Backyard Biology

Nature stories from my backyard and beyond

Nature Stories

Leaf Rollers

Thursday, October 11, 2012

I am on a mission.  My mission is to identify all of the butterflies that visit my backyard.  So far, I have identified 22 different species.  I am sure that I have missed some, because they are in the back yard much more frequently than I am.  Still, as time goes on, I expect to increase my sightings.
Of course, identifying the butterflies is just the beginning.  I also need to learn something about them: when they are active, their flight habits, how many generations per year, what the caterpillar looks like, the caterpillars’ food, which stage overwinters, etc. .  
Clearly there is so much more to nature study than identification.  So as I identify each new butterfly, I do a little research and record my findings on the computer.  I am building up a set of electronic butterfly flash cards.  Using these flash cards as the desktop of my computer, I am slowly but surely learning my butterflies.

My latest find was quite a surprise.  According to my butterfly book - Butterflies through Binoculars by Jeffry Glassberg - the long-tailed skipper is not supposed to be found in Massachusetts.  But there it was, flower-hopping in my back yard.  Take a picture.  Look it up in the book for positive id and do some research.  Sometimes, a little research uncovers some unusual behavior.  And so it happened that I discovered some unusual behavior for the long-tailed skipper as well as many other skippers.

Long-tailed skippers are called bean leaf rollers. The caterpillars feed on plants in the bean family and, like many skippers, they produce a shelter by making a couple of cuts in the leaf edge, rolling over the cut section and lining the inside with silk. From this shelter, the caterpillar hides during the day and ventures out at night to feed.

This shelter hides the caterpillar from prying eyes. If a predator can’t see it, it can’t find it. At least that is true for predators that find their prey by sight. However, a predator doesn’t have to see it’s prey to know of it’s existence. There are other clues that can give it away. One such clue to an animal’s presence is it’s poop, or frass as a caterpillar’s poop is called. One way to find a caterpillar is to look for the frass. Since caterpillars are eating machines - they eat constantly - they produce a lot of frass. The bigger the frass, the larger the caterpillar.

Studies have shown that ants are more likely to find caterpillars on plants if there is frass at the base of the plant. If they find frass at the base of the plant, they climb the plant in search of the caterpillar. If there is no frass, they look elsewhere.
Other predators can also cue in on the frass to locate the caterpillar. Paper wasps, a major predator of many caterpillars, can use the odor of the frass to locate their prey. So will parasitic wasps. Rather than eating the caterpillar, they sting it, laying their eggs inside the body of the caterpillar. There, the eggs hatch and feed on the caterpillars body fluids.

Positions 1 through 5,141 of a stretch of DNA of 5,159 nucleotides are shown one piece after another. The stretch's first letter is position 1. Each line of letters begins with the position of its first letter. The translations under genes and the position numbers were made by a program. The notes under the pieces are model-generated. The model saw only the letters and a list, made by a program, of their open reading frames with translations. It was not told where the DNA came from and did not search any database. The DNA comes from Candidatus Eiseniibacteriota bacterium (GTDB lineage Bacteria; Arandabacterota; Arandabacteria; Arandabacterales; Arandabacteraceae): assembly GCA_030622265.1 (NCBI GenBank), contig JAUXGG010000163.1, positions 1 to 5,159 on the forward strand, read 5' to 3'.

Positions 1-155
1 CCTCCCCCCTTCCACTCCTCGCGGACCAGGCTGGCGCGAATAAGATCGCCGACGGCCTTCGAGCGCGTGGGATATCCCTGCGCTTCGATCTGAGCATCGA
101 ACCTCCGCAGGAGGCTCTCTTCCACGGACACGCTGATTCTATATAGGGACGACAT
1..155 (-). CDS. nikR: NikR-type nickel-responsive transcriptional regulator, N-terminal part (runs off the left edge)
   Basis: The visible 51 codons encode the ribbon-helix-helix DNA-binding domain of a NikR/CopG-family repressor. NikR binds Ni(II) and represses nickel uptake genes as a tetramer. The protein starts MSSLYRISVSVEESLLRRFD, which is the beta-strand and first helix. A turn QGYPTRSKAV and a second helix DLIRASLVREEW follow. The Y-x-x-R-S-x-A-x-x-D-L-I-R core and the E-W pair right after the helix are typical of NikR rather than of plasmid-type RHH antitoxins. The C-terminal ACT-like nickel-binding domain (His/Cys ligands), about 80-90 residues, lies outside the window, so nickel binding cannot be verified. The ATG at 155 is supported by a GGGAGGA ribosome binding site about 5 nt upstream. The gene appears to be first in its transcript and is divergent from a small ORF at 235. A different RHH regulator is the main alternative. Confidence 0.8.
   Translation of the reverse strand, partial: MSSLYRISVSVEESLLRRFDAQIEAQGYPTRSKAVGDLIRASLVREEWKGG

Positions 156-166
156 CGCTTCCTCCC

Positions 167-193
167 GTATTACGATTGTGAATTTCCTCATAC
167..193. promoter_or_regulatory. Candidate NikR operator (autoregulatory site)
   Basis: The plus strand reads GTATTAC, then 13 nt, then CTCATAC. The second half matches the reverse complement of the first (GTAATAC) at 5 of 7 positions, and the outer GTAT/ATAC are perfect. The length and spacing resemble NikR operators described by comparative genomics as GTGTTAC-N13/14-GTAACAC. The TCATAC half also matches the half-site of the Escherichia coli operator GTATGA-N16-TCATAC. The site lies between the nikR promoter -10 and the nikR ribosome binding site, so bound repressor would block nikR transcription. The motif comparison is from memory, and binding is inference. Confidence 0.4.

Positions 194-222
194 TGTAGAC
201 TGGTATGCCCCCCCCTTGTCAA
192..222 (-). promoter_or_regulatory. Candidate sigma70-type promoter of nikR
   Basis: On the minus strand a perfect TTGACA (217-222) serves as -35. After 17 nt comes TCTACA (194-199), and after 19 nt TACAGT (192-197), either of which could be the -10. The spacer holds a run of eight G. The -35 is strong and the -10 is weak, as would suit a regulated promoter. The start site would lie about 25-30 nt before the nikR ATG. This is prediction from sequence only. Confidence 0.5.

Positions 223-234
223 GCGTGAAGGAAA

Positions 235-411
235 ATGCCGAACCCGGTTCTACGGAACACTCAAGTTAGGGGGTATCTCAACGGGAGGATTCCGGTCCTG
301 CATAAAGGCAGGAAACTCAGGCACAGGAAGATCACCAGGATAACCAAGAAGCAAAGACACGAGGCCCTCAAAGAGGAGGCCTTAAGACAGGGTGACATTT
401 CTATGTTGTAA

Somehow this just doesn’t seem fair. A caterpillar must eat to survive. However, if it eats, it must poop. If it poops, it might just be leading its predators right to it. There must be a way to get around this problem. And of course, there is.

The remedy is to fling the poop. Rather than just let its frass fall where it may, the long-tailed skipper, and many other skippers, fling their frass away from their shelter. They build up the force for ejection by raising their blood pressure. The frass is held in place by a comb until the pressure is enough to force open the comb and fling the frass from the caterpillar. Depending on the size of the caterpillar, the frass may be ejected up to 3 feet. Quite a feat for a caterpillar just over 1 inch long!

One question comes immediately to mind. How did this apparatus evolve? There has to be a series of steps leading up to the finished product. It doesn’t happen overnight. A caterpillar doesn’t just realize the need for an ejection apparatus and develop one. Instead, a butterfly lays a clutch of eggs. These eggs hatch into caterpillars that are ever so slightly different from the last generation. If these differences are to the caterpillar’s advantage, they grow to butterflies that lays the next clutch of eggs. These hatch into caterpillars that are ever so slightly different from the last generation. It will take many generations of caterpillars with ever so slight differences for an apparatus like this to be developed.
Truly, the most amazing thing about this behavior is that it has developed in the first place.